🏋️♀️ Are you tired? “Learn the Top 6 Tips – To provide more energy for your friends and family!”.
We all live busy lives and this is one area of your overall health and wellness that can get neglected. Proper sleep is just as important to good health as consuming nutritious foods and getting enough exercise; it is vital to your overall health and wellness.
Let’s breakdown what occurs in your body while you sleep. Yes, sleeping does rest the mind and body but your body is also hard at work while you sleep. This is the time when the body rebuilds muscles that you have worn down through exercise, repairs skin to maintain elasticity, repairs damage to bones, and removes debris that has accumulated in the brain from a busy day.
Sleep is essential to regulating emotions and a lack of sleep can have a dramatic impact on your mood, ability to concentrate, and motivation. Getting insufficient sleep can result in emotional difficulties and the amplification of negative emotions, while simultaneously stunting goal-enhancing activities. A lack of sleep also makes it difficult for your body to regulate hormones, maintain a normal body weight, impacts productivity at work and can compromise your immune system. Diet and exercise can prevent or reduce the risk of chronic diseases and getting enough quality sleep is no different. Not getting enough sleep or having a poor quality of sleep can increase your risk of developing chronic diseases such as obesity, heart disease, or diabetes.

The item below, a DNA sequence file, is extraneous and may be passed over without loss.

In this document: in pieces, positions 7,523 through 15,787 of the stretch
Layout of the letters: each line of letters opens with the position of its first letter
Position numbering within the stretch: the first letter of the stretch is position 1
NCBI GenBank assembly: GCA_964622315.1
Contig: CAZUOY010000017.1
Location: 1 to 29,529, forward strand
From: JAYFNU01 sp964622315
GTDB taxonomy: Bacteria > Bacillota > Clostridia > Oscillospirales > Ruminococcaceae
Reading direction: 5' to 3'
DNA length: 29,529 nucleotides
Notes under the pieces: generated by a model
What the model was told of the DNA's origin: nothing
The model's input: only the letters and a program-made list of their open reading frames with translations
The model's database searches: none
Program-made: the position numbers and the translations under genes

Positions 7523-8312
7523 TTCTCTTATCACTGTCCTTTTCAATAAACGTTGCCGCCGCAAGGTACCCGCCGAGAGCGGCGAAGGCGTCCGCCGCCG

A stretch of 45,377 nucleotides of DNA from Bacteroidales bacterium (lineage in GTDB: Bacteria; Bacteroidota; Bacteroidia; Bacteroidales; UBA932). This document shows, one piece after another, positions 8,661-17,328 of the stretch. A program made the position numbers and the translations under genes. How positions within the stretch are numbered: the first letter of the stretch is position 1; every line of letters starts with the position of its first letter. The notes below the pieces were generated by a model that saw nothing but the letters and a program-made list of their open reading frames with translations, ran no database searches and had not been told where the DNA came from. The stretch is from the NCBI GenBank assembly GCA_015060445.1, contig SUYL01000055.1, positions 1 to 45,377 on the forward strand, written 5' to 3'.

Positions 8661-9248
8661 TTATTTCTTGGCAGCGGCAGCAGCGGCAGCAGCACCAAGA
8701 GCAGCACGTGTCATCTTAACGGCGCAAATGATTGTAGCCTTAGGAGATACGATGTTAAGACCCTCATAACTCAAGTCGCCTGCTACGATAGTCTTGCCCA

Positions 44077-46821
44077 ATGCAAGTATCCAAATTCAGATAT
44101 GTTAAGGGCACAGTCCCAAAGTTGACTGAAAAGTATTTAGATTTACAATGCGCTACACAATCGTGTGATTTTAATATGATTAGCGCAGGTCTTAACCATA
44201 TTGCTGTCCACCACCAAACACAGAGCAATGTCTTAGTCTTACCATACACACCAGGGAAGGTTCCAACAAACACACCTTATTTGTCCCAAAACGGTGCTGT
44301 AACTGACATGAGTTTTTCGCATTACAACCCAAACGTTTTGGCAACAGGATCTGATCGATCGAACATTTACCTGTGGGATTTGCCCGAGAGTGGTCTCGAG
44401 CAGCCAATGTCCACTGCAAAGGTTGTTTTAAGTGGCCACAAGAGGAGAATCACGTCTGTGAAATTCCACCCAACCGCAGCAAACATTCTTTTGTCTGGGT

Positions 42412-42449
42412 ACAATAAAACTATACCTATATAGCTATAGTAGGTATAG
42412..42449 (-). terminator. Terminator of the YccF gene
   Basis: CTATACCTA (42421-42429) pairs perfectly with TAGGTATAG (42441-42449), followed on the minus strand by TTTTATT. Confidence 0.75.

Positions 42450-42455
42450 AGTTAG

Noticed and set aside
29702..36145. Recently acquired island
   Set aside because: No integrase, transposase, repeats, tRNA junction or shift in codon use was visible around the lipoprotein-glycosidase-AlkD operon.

The CDC recommends that adults get between 7-8 hours of sleep per night and reports indicate that nearly one-third of American adults get an average of 6 hours of sleep or less per night. If you are getting the recommended 7-8 hours of sleep and are still tired or do not have enough energy to get you through the day, you may not be getting enough quality sleep. If you feel like you are not getting enough quality sleep, it’s a good idea to discuss this with your doctor.
Tips to a better night’s sleep:
- Keep a consistent sleep schedule;
- Create a calming bed time routine;
- Avoid screen time before bed (such as watching TV, using your phone or computer);
- Exercise regularly and maintain a healthy diet;
- Make sure your bedroom is quiet, dark, relaxing, and at a comfortable temperature; and
- Avoid drinking or eating too closely to bed time and minimize alcohol and caffeine consumption.
Implementing these tips should help to improve the quality and length of your sleep, helping you to wake up feeling refreshed, energized, and ready to tackle any challenges thrown at you.
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Written and Produced:
EP Health Wellness Team
 Goldstein, A. N., & Walker, M. P. (2014). The role of sleep in emotional brain function. Annual review of clinical psychology, 10, 679–708. doi:10.1146/annurev-clinpsy-032813-153716
 Besedovsky, L., Lange, T., & Born, J. (2012). Sleep and immune function. Pflugers Archiv : European journal of physiology, 463(1), 121–137. doi:10.1007/s00424-011-1044-0
 Barnes, Christopher M., and Christopher L. Drake. “Prioritizing Sleep Health: Public Health Policy Recommendations.” Perspectives on Psychological Science 10, no. 6 (November 2015): 733–37. doi:10.1177/1745691615598509.